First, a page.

The Mallinckrodt ECP Immunomodulation investigator award

Past Winners

Andrew Fisher, Professor of Respiratory Transplant Medicine at Newcastle University, and Honorary Consultant Respiratory and Transplant Physician at The Newcastle upon Tyne Hospitals NHS Foundation Trust’s Institute of Transplantation.

Andrew Fisher, the project’s principal investigator won this year’s award for a project to help address significa­­nt unmet medical need by evaluating responses to extracorporeal photopheresis therapy (ECP) in chronic lung allograft dysfunction (CLAD).

The study hopes to identify potential novel biomarkers that could guide a precision-medicine approach to ECP treatment, and help people avoid the disability and mortality associated with CLAD – a devastating complication that affects more than half of lung transplant recipients within five years.

See Press Release for more detail.

RIGHT institute (UMR1098) in collaboration with the University Hospital Besançon, France lead by Dr. Etienne Daguindau.

A project that will analyze the immunomodulatory effects of extracorporeal photopheresis therapy (ECP) through innate cells won the  Mallinckrodt plc’s 2021 Advances in Immunomodulatory ECP research award

The winning project, seeks to investigate mechanisms of cell death generated through ECP and the direct effects on the innate cells involved in the resolution of inflammation.

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Professor David Launay of the University Hospital of Lille in France.

Prof. Launay is based at the Department of Internal Medicine and Clinical Immunology at the University Hospital of Lille, the France-National Reference Center for Systemic and Autoimmune Diseases and part of the European Reference Network ReCONNECT and also works at the Institute for Translational Research in Inflammation (Infinite – U1286 Inserm | Univ. Lille | CHU Lille) in Lille.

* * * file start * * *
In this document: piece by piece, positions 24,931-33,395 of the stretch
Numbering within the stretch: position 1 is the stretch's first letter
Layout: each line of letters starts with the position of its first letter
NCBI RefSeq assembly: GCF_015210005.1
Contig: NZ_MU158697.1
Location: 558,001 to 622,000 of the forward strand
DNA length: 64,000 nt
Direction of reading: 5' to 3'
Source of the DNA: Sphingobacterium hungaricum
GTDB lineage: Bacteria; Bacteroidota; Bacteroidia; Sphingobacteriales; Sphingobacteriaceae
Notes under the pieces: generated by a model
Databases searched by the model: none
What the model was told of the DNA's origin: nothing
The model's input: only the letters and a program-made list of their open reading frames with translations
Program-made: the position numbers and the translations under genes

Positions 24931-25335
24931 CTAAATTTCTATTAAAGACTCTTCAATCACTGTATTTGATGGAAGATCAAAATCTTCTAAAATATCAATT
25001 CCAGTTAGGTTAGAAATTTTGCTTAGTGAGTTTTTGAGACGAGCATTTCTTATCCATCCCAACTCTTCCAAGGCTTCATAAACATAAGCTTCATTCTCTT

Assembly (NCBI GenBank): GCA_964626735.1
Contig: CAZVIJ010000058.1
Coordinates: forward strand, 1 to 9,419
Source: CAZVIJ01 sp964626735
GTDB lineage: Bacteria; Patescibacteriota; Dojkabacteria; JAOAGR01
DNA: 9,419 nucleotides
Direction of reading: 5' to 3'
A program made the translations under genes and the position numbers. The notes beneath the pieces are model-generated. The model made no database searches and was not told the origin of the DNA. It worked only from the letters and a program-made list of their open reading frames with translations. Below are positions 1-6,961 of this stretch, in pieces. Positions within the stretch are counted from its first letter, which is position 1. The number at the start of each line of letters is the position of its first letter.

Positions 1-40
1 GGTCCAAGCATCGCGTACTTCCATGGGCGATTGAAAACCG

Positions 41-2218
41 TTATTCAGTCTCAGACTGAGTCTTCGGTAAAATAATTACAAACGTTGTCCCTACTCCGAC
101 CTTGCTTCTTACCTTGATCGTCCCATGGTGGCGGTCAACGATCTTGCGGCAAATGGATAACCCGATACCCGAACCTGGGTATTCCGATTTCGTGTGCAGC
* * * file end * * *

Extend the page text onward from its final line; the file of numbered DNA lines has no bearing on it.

The winning entry will evaluate the impact of immunomodulatory intervention on the development of fibrosing processes in an experimental model that could underpin the efficacy of ECP immunomodulation on immune-mediated inflammatory diseases (IMIDs). Among chronic diseases, IMIDs represent a common cause of fibrosis, a hardening or scarring of tissue, and the end result of many chronic inflammatory reactions. Fibrosis carries a high morbi-mortality rate, and a lack of effective therapies to prevent or reverse fibrosis presents a major issue for clinicians.1

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1. TA Wynn, Cellular and molecular mechanisms of fibrosis, J Pathol 2008; 214: 199–210,, et al.

Newcastle University, in collaboration with Medical University, Graz and Newcastle Hospitals NHS Foundation Trust

The winning entry was submitted by co-investigator Dr. Rachel Crossland of Newcastle University in the United Kingdom.  Collaborators on the winning project include Professor Anne Dickinson, Professor of Marrow Transplant Biology, Newcastle University, Professor Hildegard Greinix, Director of Haematology, Medical University Graz, Graz, Austria; and Dr. Aisling Flinn, Clinical Research Associate in Paediatric Immunology, Newcastle Hospitals NHS Foundation Trust.

Their 12-month study will investigate the impact of ECP Immunomodulation on extracellular vesicles and their profiles in response to therapy in patients with graft-versus-host disease (GvHD). A major complication affecting between 40-70% of Hematopoietic Stem Cell Transplant (HSCT) patients, severe GvHD carries a high mortality rate.1

See Press Release for more detail.

1. Jagasia M, Arora M, Flowers ME, et al. Risk factors for acute GVHD and survival after hematopoietic cell transplantation, Blood. 2012 Jan 5;119(1):296-307. doi: 10.1182/blood-2011-06-364265. Epub 2011 Oct 18.

Dr. Nick Matthews and co-investigator Dr. Arun Alfred of the Department of Haematology at Rotherham NHS Foundation Trust in the United Kingdom.

Their proposal seeks to establish whether immunomodulation achieved through extracorporeal photopheresis (ECP) used in treatment of chronic graft-versus-host disease (GVHD) occurs through mediation of in vivo macrophage activation. Along with the 2018 Investigator Award, the Department of Haematology at Rotherham NHS Foundation Trust will receive an educational grant of €50,000 to support this research. 

See Press Release for more detail.